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Artist of the Month
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March 2015
Blood Sound
"Nightclub
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Blood Sound’s post-punk tracks are informed by an audible nostalgia for the dance floors and goth clubs of the latter ‘80s. Their latest LP Nightclub is a hybrid of dark wave and dream pop. Marrying synth-drenched harmonies with emotively vibrant lyricism, the subtle romantics of the band’s debut full-length fit seamlessly with the buzzing percussive backbeats of earlier cuts by Cold Cave (circa Love Comes Close) or The Cure’s “Primary” stripped bare to its core.
 
“TV Synth 1” sets the tone for Nightclub’s narrative with a brief yet textured prelude to “I Don’t Want.” Relatable like an antithesis of The Smiths’ “There Is A Light That Never Goes Out,” Blood Sound’s “I Don’t Want” personifies the complexities of yearning, desire, and loneliness. As frontman Chris Jordan croons “I don’t want the city’s lights to go down/I don’t want to find home,” guitar riffs magnify the weight of his words without casting them melodramatic. The track is a fitting anthem for the passing of youth, failed love, and transition.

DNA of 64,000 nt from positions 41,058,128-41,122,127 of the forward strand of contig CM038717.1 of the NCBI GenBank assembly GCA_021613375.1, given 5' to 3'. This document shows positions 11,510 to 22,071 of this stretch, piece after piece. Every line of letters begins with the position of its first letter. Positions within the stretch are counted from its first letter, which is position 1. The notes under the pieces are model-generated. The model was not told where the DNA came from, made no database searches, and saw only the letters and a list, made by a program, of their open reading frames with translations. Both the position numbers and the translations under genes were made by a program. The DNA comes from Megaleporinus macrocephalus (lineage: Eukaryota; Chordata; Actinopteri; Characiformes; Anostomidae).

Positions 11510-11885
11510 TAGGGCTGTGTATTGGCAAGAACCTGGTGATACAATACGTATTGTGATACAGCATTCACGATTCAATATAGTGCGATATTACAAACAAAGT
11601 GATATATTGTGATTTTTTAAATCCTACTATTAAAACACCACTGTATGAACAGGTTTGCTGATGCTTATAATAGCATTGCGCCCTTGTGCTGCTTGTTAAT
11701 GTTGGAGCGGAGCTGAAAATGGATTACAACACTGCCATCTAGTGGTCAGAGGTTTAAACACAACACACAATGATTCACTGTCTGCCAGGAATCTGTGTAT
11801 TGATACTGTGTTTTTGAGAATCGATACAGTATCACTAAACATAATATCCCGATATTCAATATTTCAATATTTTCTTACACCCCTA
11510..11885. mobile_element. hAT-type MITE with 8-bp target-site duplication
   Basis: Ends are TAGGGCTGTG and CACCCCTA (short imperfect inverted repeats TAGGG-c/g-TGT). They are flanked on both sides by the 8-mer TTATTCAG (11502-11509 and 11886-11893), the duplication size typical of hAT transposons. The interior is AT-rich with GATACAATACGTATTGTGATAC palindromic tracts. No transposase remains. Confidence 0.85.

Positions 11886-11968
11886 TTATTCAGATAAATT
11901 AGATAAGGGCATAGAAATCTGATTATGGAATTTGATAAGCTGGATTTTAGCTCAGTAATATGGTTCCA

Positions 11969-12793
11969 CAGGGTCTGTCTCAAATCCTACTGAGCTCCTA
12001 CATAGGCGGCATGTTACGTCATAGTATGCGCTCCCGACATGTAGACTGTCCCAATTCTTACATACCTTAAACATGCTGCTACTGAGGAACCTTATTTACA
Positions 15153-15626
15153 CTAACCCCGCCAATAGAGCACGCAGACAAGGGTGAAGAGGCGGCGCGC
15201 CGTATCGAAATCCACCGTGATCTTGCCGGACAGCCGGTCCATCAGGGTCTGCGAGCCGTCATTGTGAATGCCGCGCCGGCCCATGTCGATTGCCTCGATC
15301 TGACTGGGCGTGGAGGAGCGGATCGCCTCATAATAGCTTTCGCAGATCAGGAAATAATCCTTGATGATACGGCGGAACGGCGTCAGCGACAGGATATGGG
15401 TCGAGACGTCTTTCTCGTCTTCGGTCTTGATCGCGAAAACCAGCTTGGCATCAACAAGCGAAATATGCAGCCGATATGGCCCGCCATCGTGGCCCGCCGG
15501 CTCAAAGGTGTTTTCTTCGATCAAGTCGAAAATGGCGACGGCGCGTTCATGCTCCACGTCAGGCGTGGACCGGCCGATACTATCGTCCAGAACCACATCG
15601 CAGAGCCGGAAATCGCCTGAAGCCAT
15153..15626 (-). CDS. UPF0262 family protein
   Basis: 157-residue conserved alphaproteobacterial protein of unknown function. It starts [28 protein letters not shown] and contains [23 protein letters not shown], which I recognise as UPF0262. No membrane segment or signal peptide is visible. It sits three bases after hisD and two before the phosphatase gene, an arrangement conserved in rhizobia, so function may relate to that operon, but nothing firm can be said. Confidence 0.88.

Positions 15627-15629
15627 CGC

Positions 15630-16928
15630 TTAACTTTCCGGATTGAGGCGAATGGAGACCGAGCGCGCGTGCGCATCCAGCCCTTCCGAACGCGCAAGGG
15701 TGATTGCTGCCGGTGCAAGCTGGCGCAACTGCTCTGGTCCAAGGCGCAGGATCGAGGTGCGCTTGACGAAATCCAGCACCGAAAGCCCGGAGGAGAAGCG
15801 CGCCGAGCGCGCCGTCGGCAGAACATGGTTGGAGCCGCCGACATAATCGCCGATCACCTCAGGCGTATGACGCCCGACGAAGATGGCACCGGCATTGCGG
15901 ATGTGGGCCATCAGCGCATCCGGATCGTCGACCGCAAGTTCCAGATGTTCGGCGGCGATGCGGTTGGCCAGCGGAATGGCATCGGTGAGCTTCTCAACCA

The buzzing start of “L.A. Punk” explores that thin line between authenticity and commoditization, the song’s instrumentation paying homage in its own way to the early underground and its subsequent subcultures. As if channeling a sedated rendition of Peter Murphy’s tone and diction, “L.A. Punk” is as memorable as it is brooding. “Acid Summer” gives an inward glimpse at the intimate nature of grief, mortality, and memory. When Jordan sings, “The 1980s died that day,” the listener feels it in their gut. It’s undeniable. The connection between what is experienced and how that experience is remembered is amplified by the track’s thumping tempo.
 
“Empty” plays out like the perfect soundtrack to an inevitable breakup, coupling affection with exhaustion, with the synth framing the heart-wrenching truth of lines like “I was too in love to say/that your story was a bore/Now I gave up on bad dreams and endings/beginnings and beginnings.” It offers a viable catharsis for jilted lovers with a penchant for fuzzed-out refrains.
 
“TV Synth 2” precedes the lyrically minimal yet heavy “Embrace” which serves as Nightclub’s melodic memento mori. “Almost” is subdued yet gripping, slowing the momentum of the record in advanced of “TV Synth 3,” which unfolds like a VHS fever dream. “Fake Blood” is evocative, with reverb and a pulsating backbeat that swells as the song progresses. Arguably the darkest track on the album, Jordan’s diction is hypnotic, “Kill your dreams and wait for/the fake blood to pour out.”
 
Ending with the well-placed “Catacombs,” Nightclub’s final track encapsulates the thrill of beginnings and the way one remembers them. Set to a beat reminiscent of Joy Division’s quintessential single “Love Will Tear Us Apart,” “Catacombs,” much like the songs that precede it, is reason alone to return to Nightclub. - Dianca London Potts

This is a preview of the new Deli charts - we are working on finalizing them by the end of 2013.